I've created plenty of 2D games and now that I've gotten my hands dirty working with 3D in opengl I want to start a game. The issue is I don't know how I can store all the map data. Not only the terrain but the textures and objects in the world, lighting, what's intractable etc. it seems that it'll get way to big if I don't have an efficient system for storing and loading maps. So what methods or articles can you guys suggest on this?

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    \$\begingroup\$ Way too many answers for that =) Start by taking a look at existing 3D engines, thousands of open sourced ones, and research what they're doing with terrain. \$\endgroup\$ Jan 18 '12 at 2:05

Firstly look up basic spacial geometry formats like Octrees and BSPs.

As for your actual map level format, chances are you will want something very customized to your game. Are you using 1 giant mesh for your game world (Like a FPS), a bunch of modular meshes something like an indoor Skyrim area or for the outdoor areas they would also probably have a heightmap (Stored as a texture? maybe a bunch of floats? Maybe inputs for a procedurally generated algorithm). Do you want a massive open gameworld like GTA/Just Cause or a bunch of small detailed areas? Do you need to embed lighting maps or is that done on the fly? Custom meshes/objects or all build from components?

You might actually want to start with something like XML or ASCII and just convert it into something binary at a later point once you have your details hammered out. You might find the XML gives you good enough performance anyway.

idGames actually use plain ASCII for their stuff and in doom3 at least it compiles most of the stuff on load since lighting now doesn't need to be prebaked as it's done on the hardware. It's split over a few different files but I think they are all ASCII (even the 'compiled' stuff). So you don't really need any superefficant packing methods.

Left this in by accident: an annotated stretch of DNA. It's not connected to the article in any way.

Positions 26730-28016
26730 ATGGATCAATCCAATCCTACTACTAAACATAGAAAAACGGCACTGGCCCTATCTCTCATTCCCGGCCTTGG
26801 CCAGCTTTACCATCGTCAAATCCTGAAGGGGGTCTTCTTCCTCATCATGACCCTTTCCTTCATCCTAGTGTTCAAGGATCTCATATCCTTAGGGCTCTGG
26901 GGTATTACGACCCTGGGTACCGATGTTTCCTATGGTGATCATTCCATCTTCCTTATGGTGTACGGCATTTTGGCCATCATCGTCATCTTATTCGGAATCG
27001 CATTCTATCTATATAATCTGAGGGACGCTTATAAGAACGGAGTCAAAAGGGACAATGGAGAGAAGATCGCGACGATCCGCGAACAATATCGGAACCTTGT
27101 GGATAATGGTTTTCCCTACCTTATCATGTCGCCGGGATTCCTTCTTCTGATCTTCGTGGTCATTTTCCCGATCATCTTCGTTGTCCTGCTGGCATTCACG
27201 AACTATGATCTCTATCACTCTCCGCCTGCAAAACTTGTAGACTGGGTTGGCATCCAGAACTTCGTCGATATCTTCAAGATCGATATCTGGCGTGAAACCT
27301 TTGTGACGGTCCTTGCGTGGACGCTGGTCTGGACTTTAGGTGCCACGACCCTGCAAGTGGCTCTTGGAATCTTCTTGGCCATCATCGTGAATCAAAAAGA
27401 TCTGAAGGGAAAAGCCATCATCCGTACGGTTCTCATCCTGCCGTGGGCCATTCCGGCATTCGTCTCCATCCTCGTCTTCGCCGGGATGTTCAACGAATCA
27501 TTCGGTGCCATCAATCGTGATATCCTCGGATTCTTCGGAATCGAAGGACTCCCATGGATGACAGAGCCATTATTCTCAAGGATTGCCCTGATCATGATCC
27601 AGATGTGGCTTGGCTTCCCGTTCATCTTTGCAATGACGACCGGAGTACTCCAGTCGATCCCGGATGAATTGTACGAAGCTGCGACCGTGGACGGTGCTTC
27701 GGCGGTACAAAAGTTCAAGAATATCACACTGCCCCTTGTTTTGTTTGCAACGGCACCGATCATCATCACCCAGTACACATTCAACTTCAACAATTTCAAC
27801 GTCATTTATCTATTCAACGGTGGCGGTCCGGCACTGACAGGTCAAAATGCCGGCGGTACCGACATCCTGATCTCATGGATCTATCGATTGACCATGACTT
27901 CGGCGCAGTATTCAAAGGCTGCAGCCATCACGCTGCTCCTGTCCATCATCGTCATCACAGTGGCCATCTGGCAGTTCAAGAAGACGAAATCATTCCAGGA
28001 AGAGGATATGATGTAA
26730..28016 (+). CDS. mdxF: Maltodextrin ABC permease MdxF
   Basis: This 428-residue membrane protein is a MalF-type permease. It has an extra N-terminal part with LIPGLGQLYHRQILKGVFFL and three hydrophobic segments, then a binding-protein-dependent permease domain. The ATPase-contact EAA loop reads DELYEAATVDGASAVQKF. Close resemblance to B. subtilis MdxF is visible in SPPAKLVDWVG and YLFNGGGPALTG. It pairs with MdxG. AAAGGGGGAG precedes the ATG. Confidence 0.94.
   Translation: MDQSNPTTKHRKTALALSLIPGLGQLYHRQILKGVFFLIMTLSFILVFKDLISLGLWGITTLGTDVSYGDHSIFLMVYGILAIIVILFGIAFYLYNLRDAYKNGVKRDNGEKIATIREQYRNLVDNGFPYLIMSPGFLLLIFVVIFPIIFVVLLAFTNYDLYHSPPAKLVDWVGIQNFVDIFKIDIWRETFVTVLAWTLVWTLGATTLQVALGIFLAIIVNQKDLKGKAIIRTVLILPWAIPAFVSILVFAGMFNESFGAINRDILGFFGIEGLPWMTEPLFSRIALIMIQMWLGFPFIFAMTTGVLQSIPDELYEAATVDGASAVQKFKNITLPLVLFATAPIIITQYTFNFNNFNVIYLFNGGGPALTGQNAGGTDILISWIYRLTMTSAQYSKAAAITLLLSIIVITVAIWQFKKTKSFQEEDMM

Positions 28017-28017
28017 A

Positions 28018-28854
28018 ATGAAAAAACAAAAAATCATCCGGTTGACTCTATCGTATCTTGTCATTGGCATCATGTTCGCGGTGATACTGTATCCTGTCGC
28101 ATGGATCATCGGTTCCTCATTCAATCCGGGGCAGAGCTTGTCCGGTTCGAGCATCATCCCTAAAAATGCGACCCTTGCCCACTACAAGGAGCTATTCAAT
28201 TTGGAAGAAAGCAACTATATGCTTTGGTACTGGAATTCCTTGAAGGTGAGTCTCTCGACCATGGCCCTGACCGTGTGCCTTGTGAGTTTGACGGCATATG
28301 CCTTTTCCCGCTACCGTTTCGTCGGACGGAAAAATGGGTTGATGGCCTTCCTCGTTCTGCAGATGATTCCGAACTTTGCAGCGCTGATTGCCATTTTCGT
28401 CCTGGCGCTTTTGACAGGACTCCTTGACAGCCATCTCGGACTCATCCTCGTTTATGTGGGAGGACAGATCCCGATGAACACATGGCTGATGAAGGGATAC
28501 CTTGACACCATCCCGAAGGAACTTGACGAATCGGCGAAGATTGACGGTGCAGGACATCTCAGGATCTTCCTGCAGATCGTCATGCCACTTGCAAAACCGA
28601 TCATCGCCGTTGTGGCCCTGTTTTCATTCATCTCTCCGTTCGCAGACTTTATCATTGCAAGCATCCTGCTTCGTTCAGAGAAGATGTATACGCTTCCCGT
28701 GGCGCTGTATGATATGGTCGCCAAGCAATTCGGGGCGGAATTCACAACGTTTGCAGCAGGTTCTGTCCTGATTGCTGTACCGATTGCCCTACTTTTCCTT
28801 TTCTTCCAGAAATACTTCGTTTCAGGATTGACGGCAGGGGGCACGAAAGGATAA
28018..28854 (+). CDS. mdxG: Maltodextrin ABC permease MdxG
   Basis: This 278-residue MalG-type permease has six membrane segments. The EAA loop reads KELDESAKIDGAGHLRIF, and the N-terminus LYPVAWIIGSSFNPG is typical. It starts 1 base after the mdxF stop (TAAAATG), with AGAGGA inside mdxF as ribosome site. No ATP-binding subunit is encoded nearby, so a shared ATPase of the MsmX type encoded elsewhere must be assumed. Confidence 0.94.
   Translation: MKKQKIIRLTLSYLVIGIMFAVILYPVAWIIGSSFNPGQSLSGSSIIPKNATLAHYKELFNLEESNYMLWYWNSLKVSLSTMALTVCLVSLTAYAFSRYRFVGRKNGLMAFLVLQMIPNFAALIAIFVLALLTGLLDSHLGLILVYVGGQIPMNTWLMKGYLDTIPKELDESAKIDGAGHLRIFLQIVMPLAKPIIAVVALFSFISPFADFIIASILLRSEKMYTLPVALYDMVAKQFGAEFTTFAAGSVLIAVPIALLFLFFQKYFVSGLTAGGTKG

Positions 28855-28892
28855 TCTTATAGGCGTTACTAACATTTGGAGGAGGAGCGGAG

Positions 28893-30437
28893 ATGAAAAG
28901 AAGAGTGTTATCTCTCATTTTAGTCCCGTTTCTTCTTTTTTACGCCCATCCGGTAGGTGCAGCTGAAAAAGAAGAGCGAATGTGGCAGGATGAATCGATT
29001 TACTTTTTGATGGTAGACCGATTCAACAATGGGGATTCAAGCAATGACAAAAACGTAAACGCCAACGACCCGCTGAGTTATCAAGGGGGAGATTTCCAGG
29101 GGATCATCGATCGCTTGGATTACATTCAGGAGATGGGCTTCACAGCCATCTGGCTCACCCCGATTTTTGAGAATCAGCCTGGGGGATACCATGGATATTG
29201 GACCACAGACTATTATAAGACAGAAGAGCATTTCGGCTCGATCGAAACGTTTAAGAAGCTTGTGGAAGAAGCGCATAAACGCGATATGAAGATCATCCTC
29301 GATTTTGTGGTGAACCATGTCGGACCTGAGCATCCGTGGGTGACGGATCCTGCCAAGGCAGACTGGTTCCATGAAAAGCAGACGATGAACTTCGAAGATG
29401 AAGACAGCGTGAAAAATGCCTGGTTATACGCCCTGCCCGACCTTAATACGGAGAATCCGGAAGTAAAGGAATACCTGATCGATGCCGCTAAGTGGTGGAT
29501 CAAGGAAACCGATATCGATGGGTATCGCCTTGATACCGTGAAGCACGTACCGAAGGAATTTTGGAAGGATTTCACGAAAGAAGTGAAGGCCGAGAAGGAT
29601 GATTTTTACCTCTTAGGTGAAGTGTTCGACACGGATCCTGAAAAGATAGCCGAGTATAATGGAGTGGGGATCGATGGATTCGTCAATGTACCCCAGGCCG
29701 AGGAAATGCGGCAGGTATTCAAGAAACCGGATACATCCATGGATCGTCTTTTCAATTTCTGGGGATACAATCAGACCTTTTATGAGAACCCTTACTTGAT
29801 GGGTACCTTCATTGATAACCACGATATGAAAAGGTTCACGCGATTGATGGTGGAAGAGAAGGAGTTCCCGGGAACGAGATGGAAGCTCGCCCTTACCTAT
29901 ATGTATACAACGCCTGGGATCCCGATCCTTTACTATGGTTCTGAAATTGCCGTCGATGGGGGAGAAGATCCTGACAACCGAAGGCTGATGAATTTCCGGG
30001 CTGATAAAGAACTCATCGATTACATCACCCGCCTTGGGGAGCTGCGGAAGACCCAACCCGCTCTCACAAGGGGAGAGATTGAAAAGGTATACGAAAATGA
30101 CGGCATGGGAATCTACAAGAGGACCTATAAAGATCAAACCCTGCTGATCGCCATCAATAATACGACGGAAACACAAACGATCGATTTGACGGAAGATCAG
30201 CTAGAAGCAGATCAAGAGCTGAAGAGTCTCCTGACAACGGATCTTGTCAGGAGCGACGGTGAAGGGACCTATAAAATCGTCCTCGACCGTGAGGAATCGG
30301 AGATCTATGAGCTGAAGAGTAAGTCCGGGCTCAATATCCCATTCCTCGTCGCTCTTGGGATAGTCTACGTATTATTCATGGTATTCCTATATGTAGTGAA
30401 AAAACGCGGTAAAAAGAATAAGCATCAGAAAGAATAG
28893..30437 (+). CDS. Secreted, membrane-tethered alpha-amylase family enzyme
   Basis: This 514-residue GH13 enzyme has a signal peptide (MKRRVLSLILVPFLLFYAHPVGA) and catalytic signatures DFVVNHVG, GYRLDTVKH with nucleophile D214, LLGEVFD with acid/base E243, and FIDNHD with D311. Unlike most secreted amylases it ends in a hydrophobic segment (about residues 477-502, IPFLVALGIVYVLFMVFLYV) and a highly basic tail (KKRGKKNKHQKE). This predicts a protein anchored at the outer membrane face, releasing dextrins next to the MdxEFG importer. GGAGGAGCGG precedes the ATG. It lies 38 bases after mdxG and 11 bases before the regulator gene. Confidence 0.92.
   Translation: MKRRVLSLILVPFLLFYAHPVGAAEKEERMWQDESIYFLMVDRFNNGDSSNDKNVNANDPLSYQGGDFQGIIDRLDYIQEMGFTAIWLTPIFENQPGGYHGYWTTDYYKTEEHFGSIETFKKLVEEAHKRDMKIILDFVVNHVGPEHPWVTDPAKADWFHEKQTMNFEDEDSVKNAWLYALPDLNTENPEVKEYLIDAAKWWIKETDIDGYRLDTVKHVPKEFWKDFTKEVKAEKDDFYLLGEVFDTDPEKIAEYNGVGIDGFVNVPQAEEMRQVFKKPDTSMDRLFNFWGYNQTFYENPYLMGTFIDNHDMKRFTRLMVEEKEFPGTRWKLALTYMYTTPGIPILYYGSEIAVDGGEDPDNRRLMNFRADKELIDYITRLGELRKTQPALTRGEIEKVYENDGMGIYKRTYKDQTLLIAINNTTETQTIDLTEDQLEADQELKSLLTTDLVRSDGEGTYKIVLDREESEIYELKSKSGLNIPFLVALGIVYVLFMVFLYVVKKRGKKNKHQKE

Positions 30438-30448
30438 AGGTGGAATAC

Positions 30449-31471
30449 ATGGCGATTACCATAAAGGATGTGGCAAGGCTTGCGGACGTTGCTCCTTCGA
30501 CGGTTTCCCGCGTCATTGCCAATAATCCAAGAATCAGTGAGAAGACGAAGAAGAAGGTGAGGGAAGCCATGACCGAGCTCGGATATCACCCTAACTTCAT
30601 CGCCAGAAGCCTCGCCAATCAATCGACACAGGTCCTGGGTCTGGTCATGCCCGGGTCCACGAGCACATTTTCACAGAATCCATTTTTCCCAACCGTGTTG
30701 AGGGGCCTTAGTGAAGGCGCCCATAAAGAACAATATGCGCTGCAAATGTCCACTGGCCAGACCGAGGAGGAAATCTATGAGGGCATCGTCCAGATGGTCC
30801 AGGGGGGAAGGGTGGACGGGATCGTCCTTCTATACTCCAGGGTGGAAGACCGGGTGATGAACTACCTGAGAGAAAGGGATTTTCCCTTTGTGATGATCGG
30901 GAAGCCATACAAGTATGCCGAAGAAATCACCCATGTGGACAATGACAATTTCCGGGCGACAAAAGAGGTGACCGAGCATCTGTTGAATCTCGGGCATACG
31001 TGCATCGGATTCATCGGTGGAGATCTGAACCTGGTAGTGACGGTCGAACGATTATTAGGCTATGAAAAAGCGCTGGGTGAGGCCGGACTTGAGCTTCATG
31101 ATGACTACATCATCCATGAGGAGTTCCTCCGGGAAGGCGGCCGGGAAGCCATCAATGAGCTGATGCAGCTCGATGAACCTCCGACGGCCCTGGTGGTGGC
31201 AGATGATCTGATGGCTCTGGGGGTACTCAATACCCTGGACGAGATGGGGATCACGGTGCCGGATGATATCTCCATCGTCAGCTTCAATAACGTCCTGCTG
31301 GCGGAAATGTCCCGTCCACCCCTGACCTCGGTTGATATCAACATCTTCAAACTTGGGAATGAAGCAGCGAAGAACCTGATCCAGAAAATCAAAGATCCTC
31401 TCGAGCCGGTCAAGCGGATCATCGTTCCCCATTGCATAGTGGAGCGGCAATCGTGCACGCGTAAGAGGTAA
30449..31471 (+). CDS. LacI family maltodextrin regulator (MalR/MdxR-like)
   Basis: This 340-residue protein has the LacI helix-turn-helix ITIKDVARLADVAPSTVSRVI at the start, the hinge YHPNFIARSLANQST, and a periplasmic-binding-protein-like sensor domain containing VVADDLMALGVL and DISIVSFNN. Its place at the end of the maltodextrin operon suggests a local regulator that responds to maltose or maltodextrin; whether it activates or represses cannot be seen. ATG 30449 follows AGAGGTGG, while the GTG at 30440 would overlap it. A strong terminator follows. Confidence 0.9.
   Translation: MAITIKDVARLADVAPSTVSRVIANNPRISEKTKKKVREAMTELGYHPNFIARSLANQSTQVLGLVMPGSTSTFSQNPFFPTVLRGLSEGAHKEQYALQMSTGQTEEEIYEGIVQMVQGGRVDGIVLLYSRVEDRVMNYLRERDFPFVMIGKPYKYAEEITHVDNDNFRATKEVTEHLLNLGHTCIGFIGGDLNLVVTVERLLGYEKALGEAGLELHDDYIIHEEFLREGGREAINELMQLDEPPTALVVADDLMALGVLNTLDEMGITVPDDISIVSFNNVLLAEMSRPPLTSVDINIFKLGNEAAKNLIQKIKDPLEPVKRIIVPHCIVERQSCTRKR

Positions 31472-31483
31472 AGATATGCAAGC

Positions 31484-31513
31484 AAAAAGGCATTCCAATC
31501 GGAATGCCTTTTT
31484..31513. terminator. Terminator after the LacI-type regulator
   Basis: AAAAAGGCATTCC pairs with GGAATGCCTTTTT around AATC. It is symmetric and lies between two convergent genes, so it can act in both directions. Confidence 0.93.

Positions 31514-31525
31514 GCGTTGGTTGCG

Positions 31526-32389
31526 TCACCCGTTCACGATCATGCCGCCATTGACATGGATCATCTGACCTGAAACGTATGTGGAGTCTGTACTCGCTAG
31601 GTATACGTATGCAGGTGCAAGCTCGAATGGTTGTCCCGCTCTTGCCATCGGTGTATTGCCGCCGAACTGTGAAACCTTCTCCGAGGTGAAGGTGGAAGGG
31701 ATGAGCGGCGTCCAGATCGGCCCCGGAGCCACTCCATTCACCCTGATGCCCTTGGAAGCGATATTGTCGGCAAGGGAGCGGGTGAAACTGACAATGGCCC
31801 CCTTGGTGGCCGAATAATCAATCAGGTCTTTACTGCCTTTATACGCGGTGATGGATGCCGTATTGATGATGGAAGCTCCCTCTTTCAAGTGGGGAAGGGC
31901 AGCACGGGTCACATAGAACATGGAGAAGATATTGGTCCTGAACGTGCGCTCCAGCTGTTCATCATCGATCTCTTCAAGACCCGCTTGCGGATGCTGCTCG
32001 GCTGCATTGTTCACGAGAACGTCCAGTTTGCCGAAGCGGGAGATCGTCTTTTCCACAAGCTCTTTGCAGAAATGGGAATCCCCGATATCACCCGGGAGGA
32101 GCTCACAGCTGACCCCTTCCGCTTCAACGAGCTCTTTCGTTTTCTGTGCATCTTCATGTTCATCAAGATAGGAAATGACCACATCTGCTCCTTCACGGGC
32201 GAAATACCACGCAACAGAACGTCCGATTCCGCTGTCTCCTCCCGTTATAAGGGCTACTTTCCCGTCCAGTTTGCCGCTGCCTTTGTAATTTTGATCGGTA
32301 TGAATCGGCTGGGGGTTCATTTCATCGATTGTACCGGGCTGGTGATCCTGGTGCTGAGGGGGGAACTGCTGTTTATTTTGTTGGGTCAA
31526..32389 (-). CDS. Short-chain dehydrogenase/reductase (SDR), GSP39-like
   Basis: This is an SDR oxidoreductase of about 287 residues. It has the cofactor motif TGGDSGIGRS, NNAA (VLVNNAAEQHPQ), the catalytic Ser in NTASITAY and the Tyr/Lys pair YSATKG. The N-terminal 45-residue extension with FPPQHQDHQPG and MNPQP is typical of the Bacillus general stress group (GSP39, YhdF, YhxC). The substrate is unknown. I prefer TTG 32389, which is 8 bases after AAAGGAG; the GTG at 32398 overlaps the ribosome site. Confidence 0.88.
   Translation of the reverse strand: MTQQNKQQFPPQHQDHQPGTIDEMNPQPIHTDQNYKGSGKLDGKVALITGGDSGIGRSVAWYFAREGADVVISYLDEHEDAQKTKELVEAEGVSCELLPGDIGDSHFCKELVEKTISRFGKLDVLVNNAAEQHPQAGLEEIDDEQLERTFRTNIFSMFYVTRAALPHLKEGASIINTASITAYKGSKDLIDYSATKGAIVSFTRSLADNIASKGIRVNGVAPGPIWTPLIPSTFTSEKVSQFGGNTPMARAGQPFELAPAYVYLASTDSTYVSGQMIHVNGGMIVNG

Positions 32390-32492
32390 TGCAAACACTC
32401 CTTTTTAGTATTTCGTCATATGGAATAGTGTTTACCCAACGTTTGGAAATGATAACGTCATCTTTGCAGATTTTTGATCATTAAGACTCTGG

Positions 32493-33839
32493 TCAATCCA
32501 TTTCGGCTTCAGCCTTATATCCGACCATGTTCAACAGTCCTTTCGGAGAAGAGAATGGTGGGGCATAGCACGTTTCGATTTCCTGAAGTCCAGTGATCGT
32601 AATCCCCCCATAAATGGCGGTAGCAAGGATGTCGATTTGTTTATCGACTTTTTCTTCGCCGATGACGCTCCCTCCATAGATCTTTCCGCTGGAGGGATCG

You can look at using formats that are outputted from 3D modelling software like 3D Max, Maya, Blender and so on. That way you don't have to make a level editor. But you will have to find a way to embed game information in your 3D scenes.

COLLADA is a very general purpose 3D XML format. But it might be a bit too general and feature rich and requires some parsing and cleaning up. You will also have to fidn a way to gameify it (Maybe 1 file for overall level layout while keeping your mesh stuff in another file or even different format).

Some other random advise would be to give every object a unique id (at least the non-static ones), that way you can easily save/load just the changed data. It would probably also help with network replication for multiplayer.

Other advice would be to split up everything. Don't try and embed textures in your level format. If you do want to pack everything together for redistribution just zip it.


I think looking up BSP's etc is too complicated for a first game.

In a 2D game you basically store everything as an image and access it when you want. spritesheets, tiled maps etc.

In a very basic 3D game, the geometry is more complicated than just one image and is usually embedded in a file just like any other peice of code. You have vertex data describing walls etc.

Just create a level class that is a container for a number of walls and the floor etc, each of which is a class that calls in the right textures.


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